The art that I make takes place about one step away from the normal stir of human activity.
Gagosian New York will pay tribute to the late Richard Artschwager with an exhibition of his last works. Richard Artschwager: No More Running Man coincides with the major touring retrospective organized by the Whitney Museum of American Art in collaboration with Yale University Art Gallery, currently on view at Haus der Kunst in Munich until January 26.
Tickling many genres but cleaving to none, the art that Artschwager produced over the span of fifty years has been variously described as Pop art, because of its derivation from utilitarian objects and incorporation of commercial and industrial materials; as Minimal art, because of its geometric forms and solid presence; and as Conceptual art, due to its cool and cerebral detachment. His approach, which combined influences as diverse as counterintelligence and cabinetmaking, focused on structures of perception, conflating the visual world of images (painting) and the tactile world of objects (sculpture).
Synthetic materials were critical to Artschwager’s project, whether the readymade frisson of Formica with its color fields, patterns, and hard sheen; or the suggestiveness of Celotex, the heavily textured, dimensional paper board on which he painted grisaille renderings of photographs both topical and obscure, landscapes, and parlor scenes. He turned everyday domestic motifs—tables, chairs, doors and mirrors—into sculptural riffs. Greatly enlarged figures of punctuation (exclamation points, question marks, brackets) became autonomous forms in both hard and soft materials, while “blps” inspired by morse code appeared surreptitiously in galleries and parks and on city streets and skylines. Stiff rubberized horsehair was molded into flat silhouettes or discrete containers. Artschwager forged a maverick path by confounding the generic limits of art, making the visual comprehension of space and the everyday objects that occupy it strangely unfamiliar.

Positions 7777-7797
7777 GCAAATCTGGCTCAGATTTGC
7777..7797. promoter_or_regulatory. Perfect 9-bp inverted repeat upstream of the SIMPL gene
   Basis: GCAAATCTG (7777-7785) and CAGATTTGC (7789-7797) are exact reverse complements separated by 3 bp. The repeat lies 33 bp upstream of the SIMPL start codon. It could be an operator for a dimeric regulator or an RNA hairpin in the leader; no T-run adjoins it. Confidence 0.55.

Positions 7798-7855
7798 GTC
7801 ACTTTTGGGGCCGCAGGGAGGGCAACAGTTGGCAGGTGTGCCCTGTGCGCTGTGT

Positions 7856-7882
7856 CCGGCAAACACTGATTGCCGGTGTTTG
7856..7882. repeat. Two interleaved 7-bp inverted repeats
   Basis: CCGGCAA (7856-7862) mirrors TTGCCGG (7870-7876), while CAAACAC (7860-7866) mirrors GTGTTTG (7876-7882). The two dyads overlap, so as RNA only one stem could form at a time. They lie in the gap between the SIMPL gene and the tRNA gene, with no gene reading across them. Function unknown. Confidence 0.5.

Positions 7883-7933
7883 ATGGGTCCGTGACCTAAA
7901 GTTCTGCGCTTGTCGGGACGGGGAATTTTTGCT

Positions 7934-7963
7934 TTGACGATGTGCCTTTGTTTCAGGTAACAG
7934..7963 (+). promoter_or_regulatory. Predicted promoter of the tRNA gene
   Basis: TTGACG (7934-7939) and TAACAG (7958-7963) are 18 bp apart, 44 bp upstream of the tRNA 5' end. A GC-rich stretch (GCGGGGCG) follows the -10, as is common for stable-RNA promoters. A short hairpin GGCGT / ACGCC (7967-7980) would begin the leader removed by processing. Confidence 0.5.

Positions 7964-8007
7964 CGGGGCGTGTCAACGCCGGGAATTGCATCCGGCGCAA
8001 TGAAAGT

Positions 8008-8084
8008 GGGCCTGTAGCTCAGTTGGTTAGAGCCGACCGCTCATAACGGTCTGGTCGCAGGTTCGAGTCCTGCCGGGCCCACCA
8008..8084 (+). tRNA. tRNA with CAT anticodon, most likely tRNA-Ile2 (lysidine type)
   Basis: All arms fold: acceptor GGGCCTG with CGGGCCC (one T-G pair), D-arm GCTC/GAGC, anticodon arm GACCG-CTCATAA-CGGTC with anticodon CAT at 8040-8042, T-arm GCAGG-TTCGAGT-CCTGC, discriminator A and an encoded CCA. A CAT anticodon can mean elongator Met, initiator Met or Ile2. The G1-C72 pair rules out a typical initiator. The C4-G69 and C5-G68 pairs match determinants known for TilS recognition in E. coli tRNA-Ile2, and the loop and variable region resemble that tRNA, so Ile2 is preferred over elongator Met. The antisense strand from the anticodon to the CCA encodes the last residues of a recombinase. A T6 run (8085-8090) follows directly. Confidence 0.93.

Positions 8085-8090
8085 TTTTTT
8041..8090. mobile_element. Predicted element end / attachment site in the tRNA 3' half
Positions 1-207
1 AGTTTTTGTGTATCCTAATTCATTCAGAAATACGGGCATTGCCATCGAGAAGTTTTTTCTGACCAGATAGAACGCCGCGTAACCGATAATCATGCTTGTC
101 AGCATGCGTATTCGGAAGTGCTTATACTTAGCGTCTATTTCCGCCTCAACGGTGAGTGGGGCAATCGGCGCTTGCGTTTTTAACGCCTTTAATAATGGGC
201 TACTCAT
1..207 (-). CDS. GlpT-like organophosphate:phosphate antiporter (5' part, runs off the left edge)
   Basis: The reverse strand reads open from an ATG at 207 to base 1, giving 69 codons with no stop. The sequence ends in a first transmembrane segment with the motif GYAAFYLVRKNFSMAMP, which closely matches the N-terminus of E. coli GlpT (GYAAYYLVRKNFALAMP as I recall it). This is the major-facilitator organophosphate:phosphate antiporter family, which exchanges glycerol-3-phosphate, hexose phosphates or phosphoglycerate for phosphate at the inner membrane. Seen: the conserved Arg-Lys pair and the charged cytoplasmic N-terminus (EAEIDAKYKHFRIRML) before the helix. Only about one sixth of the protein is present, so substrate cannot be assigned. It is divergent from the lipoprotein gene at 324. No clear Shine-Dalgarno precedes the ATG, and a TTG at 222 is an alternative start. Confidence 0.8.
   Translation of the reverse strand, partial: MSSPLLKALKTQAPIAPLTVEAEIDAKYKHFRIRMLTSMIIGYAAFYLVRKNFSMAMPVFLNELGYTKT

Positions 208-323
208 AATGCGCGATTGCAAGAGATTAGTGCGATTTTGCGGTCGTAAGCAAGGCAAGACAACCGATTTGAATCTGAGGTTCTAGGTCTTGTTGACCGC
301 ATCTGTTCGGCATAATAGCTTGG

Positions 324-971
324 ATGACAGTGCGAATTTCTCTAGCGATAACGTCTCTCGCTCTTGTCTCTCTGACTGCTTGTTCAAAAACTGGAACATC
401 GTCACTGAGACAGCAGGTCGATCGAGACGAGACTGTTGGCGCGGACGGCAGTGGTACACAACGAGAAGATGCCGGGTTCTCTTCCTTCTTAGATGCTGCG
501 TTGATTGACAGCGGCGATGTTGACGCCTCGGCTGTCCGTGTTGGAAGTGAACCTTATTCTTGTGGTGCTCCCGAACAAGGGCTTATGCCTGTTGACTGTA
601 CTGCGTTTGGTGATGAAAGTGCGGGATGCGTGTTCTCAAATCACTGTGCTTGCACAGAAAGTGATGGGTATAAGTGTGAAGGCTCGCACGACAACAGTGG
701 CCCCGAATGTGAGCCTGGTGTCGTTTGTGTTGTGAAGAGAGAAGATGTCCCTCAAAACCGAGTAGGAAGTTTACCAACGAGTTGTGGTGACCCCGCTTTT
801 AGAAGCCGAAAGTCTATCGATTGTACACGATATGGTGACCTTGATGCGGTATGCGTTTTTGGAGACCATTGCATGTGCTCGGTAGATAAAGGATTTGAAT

On view are Artschwager’s final variations on the running man, a leitmotif that assumes new poignancy in this posthumous exhibition. The image derives from a photograph of a distant figure in profile, running through a snowy park during the cold winter of 1989. Clipped by Artschwager from The Boston Globe during its coverage of the cold spell, the image was reimagined in several of his works beginning in 1991, and provided the foundation for this final cohesive series. Each wall-mounted work depicts one, two, or three monochrome silhouettes repeated, or mirrored like Rorschach images, on a grisaille of textured plastic or handmade paper. With their deep, handcrafted frames that mimic woodgrain or granite, each picture doubles as a sculpture. Anticipating this series are the laminated wood sculpture Monument (2010) and Standing Self Portrait (2009), a mysterious phantasmic nude that emerges amidst the textures of the patterned plastic background and trompe l’oeil frame. Erasing distinctions between synthetic and organic surfaces; painting versus sculpture; and everyday objects versus art objects, these boundless anti-paintings are distillations of Artschwager’s lifelong disruption of the status quo.
The exhibition is accompanied by a fully illustrated catalogue with an essay by Robert C. Morgan and an introduction by Bob Monk.
A conversation between Adam McEwen and Bob Monk.
Gwen Allen recounts her discovery of cutting-edge artists’ magazines from the 1960s and 1970s and explores the roots and implications of these singular publications.
On the occasion of the exhibition Richard Artschwager: Primary Sources, recently on view at Gagosian, New York, Bob Monk and Maggie Dougherty explore the artist’s use of reference materials as the impetus for his paintings.
Gagosian Quarterly Spring 2019
The Spring 2019 issue of Gagosian Quarterly is now available, featuring Red Pot with Lute Player #2 by Jonas Wood on its cover.